If a dragon falls and the bard has no voice with which to spread the news, can the tale be told?

I'm not sure why I find the idea of a mute bard so appealing. It's a concept I've thought about on several occasions, but never really paid much attention to. At least not consciously; turns out my subconscious has been keeping track of a couple of options to make such a character viable. And it seems as good a place as any from which to start my first blog post:


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Shoanti Totem Spear 
The Totem Spear appeared in part four of the Curse of the Crimson Throne, A History of Ashes, tucked away in a sidebar on page 35; CotCT is by far my favorite of the Adventure Paths, and I imagine it stands out in my mind because I've always wanted to play a barbarian. Anyway, this spear's an exotic weapon traditionally used by the Sklar-Quah barbarians, and is designed to function as a wind instrument while being wielded in combat.
Medium/Heavy Armor 
A bard that can't cast her arcane spells doesn't have to worry about spell failure; I don't think I can state this point in simpler terms. This makes it much easier for a bard to benefit from multiclassing into a front-line fighter class, and expands the class' inherent "jack-of-all-trades" concept to include additional party roles rather than just skills.


Nonverbal Spell 
This is a fun little Feat found within WotC's Planar Handbook. I won't go into the details here, but it would allow a voiceless bard to complete a spells with verbal components simply by whistling. It's a viable option, especially considering that all bard spells include a verbal component. But to be honest, it makes me feel that I'm cheating myself; in essence, I want to create a viable bard that doesn't make any vocalizations. At the same time, I don't want the character's spells to sit unused and forgotten. Which in turn brings me to the next two options.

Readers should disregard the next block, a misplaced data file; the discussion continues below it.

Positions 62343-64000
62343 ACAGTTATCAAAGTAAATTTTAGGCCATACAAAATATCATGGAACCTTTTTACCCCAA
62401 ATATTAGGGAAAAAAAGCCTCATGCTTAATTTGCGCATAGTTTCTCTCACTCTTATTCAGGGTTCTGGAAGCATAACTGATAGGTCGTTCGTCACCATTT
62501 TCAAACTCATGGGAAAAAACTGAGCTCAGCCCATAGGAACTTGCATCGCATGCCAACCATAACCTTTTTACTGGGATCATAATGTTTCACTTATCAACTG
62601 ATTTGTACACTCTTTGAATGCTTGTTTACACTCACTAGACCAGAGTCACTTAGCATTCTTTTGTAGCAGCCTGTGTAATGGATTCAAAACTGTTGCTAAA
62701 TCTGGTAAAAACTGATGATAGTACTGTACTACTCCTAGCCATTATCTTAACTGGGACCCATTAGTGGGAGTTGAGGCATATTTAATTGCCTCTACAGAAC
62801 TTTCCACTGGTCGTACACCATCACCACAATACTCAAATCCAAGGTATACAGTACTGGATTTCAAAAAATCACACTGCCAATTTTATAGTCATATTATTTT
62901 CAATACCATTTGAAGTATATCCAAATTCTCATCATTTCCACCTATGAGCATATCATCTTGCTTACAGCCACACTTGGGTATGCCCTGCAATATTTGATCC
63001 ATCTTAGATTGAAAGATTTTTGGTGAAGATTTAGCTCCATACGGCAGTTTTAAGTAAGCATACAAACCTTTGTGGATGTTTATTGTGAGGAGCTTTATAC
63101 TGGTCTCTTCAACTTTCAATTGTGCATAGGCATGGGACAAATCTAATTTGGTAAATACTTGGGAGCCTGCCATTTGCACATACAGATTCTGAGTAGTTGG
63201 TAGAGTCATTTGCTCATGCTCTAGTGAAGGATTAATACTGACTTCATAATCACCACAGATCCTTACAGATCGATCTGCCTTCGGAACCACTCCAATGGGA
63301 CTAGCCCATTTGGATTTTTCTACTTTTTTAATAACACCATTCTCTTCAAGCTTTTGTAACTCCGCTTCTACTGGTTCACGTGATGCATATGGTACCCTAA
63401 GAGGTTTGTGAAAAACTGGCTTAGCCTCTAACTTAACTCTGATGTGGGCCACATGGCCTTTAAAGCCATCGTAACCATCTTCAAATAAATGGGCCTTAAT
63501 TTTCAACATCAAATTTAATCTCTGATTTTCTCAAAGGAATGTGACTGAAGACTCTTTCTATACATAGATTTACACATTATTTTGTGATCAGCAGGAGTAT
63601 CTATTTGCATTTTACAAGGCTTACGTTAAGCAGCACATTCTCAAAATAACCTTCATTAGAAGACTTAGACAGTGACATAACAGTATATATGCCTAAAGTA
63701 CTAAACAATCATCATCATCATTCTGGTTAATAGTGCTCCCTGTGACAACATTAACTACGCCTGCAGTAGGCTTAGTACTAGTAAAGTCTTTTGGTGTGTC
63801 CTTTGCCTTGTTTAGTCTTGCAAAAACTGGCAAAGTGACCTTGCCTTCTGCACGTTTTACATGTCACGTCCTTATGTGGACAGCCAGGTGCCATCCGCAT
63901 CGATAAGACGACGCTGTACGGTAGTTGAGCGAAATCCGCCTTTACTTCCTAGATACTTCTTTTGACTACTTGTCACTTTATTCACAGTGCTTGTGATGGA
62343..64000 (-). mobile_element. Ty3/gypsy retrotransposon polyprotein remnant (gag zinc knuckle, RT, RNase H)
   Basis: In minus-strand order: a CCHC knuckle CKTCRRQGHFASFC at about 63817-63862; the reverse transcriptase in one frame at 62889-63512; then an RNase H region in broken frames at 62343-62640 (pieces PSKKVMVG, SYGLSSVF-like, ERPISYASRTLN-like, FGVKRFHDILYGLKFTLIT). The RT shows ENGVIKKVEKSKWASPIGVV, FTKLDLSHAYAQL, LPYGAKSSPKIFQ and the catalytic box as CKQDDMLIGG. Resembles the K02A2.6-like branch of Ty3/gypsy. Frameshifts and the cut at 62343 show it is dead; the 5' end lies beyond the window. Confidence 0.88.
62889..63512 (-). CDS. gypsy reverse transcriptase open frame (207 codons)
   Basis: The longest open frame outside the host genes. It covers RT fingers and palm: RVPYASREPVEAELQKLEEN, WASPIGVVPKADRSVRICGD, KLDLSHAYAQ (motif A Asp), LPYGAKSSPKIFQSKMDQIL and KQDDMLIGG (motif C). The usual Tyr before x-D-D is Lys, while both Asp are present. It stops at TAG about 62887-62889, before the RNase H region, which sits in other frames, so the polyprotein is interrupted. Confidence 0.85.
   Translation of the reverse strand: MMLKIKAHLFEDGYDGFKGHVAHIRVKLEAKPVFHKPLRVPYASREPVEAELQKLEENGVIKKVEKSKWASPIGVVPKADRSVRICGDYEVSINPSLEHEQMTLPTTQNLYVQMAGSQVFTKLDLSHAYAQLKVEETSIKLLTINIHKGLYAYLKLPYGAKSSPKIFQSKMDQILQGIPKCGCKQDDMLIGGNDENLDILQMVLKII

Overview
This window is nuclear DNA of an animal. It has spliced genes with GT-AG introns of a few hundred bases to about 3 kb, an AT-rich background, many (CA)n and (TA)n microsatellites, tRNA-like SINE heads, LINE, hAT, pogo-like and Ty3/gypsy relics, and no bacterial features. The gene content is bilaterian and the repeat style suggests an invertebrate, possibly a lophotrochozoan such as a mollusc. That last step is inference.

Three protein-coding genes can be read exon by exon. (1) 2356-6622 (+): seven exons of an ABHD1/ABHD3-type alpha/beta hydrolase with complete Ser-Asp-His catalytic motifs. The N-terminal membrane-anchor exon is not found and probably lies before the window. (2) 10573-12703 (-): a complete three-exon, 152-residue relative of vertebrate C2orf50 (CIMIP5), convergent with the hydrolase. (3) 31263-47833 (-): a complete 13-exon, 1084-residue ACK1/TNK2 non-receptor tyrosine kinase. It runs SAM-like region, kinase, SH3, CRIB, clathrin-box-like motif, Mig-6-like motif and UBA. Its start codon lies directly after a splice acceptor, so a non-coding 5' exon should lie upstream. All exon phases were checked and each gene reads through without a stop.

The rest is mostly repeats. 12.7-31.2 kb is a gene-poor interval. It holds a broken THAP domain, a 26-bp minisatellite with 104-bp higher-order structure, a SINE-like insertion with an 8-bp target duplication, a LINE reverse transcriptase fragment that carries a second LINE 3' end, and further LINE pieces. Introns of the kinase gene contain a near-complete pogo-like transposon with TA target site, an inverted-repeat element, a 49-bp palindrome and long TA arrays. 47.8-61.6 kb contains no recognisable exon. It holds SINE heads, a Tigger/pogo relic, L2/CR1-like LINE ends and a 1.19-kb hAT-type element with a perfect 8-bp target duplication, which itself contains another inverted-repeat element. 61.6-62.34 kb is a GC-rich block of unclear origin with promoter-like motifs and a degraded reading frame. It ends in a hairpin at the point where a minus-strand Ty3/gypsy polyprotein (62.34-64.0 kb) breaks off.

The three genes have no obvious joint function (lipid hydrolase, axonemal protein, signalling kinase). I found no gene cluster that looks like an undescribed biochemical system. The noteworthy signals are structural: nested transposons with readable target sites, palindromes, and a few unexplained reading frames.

Arcane Strike 
Arcane Strike is from a 3.5 splatbook released in late 2003, Complete Warrior. In essence, it allows a character to channel unused spell energy into a melee weapon, increasing damage and accuracy. The greater the energy used to power the feat, the greater the benefit. I like this option a lot, as charging a weapon in such a manner is a free action that doesn't require sound to function. It's likely going to lead to a more combat-oriented bard, but that's not necessarily a bad thing. Especially if such a character is multiclassed into something that provides a little more offensive punch.
It's important to note that the Pathfinder RPG will have it's own version of Arcane Strike. Ultimately, I don't feel this new version lives up to its predecessor. It's too bad the original isn't open source, but luckily Paizo was pretty successful in maintaining backwards compatibility; I don't see any issues, at least mechanically, that would prevent one from using the Complete Warrior version in the game.
Reserve Feats 
Reserve Feats were generally well received when first released, and seem designed with a character that literally can't use her spells in mind. As long as such a character selects a variety of spell types to learn, the available list of abilities increases significantly. The downside is that the bard spell list is somewhat lacking in different spell types, thereby limiting a character's Reserve Feat choices from the beginning. In addition, each ability does requires a Feat to be made available. Granted, a character in the Pathfinder RPG gets more Feats over her adventuring career. But they're still a limited resource.


It's a somewhat short list to build from, and some are nothing more than common sense, but I imagine I've missed more than a few options out there. It's got possibilities; I'll definitely be running with this concept as an NPC in the next game I run, a jaunt through Second Darkness for my sister and her husband. If it pans out, I'll probably run such a character in the next game I have the opportunity to play in as well. With the way the idea's been sticking in my mind, I can't help but feel it's a concept I could really enjoy playing.


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